Organic Business Growth
While many people are choosing to eat organic foods, businesses also have a similar option when it comes to choosing a growth strategy; organic growth, acquisitive growth, or a combination of the two. Like organic foods, many would agree that organic growth is more sustainable and provides less risk. There is also another benefit of organic growth that organic foods cannot claim; organic growth is typically less expensive than acquisitive growth.
They say that an apple a day, keeps the doctor away – does the same apply to businesses? Absolutely! Just look at Lego, Gillette, Under Armor, Guinness, and Green Mountain (Keurig) how they staved off ill health with successful long term organic growth. Too many times companies feel pressured to acquire other companies or constantly inflate their earnings to appease Wall Street, often falling short of their estimated earnings projections – Google/Nest, Microsoft/Nokia, and Google/Motorola to name a few.
Growing organically usually means expanding without relying heavily on mergers and acquisitions to generate added revenue. Mergers and acquisitions can often bring on complexity and organizational issues, which many executives want to avoid. But, unfortunately when times get tough, business executives often scramble to look for ways to grow revenue. In the long run, however, a business’ emphasis on organic growth is often more valued by many investors as it shows that leadership has a long term vision, superior knowledge of their served markets, the ability to develop and execute a strategic plan, a commitment to building the business, and have aligned their organization for success.
While inorganic growth is certainly a viable and often employed strategy, there are several unique benefits that accrue to companies that grow organically. First, an organic growth strategy tends to be less expensive and less risky than acquisitive growth, as the growth is usually funded out of retained profits. It is also easier to maintain a consistent culture with organic growth, as there is no disruption or clash in management style often associated with integrating acquired businesses.
Most organic growth strategies target one or more of the following options:
- Selling existing products to existing customers
- Selling existing products to new customers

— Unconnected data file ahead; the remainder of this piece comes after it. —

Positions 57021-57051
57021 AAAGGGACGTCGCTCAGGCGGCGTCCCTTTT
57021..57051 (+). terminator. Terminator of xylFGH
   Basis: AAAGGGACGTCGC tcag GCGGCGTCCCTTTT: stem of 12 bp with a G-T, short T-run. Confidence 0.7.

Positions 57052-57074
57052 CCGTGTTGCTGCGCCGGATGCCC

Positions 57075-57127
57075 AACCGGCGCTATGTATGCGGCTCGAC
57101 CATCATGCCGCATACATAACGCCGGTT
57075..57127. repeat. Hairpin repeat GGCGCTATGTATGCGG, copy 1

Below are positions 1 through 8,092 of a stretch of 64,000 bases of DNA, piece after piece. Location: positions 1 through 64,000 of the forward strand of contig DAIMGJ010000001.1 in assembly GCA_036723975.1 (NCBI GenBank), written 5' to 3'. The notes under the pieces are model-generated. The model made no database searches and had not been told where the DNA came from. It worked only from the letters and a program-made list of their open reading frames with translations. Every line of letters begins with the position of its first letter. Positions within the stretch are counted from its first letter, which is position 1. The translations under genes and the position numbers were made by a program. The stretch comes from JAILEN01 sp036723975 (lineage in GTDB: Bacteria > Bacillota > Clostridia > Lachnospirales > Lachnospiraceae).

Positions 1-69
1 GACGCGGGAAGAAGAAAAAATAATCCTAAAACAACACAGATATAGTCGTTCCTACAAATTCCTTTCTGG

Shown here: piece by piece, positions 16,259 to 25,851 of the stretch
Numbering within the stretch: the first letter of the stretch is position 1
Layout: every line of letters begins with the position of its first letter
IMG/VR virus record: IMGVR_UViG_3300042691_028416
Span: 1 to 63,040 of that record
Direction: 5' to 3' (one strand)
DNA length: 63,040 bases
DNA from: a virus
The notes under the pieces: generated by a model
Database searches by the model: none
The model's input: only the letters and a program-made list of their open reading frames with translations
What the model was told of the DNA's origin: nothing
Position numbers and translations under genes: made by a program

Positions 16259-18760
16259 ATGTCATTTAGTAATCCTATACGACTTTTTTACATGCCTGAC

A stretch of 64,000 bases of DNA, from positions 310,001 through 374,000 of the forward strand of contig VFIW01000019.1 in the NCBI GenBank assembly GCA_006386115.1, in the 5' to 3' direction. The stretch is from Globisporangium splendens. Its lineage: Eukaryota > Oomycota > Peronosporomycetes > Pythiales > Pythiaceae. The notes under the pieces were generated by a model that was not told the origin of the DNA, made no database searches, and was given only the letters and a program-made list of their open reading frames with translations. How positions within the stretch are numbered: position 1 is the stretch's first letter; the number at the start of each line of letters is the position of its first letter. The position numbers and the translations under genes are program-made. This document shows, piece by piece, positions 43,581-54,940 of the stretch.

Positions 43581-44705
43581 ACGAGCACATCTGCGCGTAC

- Developing new products and services
- Expanding to new industries
- Developing new business models
In a recent survey of companies exhibiting successful organic growth over the past 3 years, McKenzie identified the top 9 capabilities associated with their success; 5 of the top 9 were, understanding the customer experience, customer insights, and data analytics, developing new products and services, and branding. In looking across all 5 of these capabilities, a single “common thread” can be identified – market and customer insights. Without a deep knowledge of the market and the customers that make up the market driving the direction of these 5 capabilities, companies would fail.
The chart below provides some examples of the types of research and analysis needed to provide the data and insight required to develop a successful organic business growth strategy. Without this type of information, the foundation of any organic growth strategy would be built on assumptions and guesses.
There is certainly a role for acquisitions in companies fueled by organic growth, as they can provide a company a head-start for organic growth. When mergers and acquisitions are utilized in conjunction with an overall organic growth strategy, its purpose is often to acquire a customer base, establish a strategic geographic location, or to create distribution infrastructure. For example, Amazon’s acquisition of Whole Foods will serve to jumpstart the organic growth play of AmazonFresh, several analysts have said that Whole Foods’ urban and suburban locations are so valuable for Amazon’s delivery business that the deal could be worth it even if the grocer all but stopped selling food. The purchase accelerates the timeline and potential for success of Amazon’s e-business home delivery food platform.
Investors will look at organic growth numbers as an indicator of the sustainability of a company’s growth over the long term. This is the preferred method of growth for investors since organic growth is less disruptive to the organization’s culture, incorporates less risk, and typically less costly to achieve. It does not provide a quick fix, and it does not guarantee a consistent growth in revenue and profits every quarter – but like organic apples, it is a proven growth strategy that builds a solid foundation for long term business health.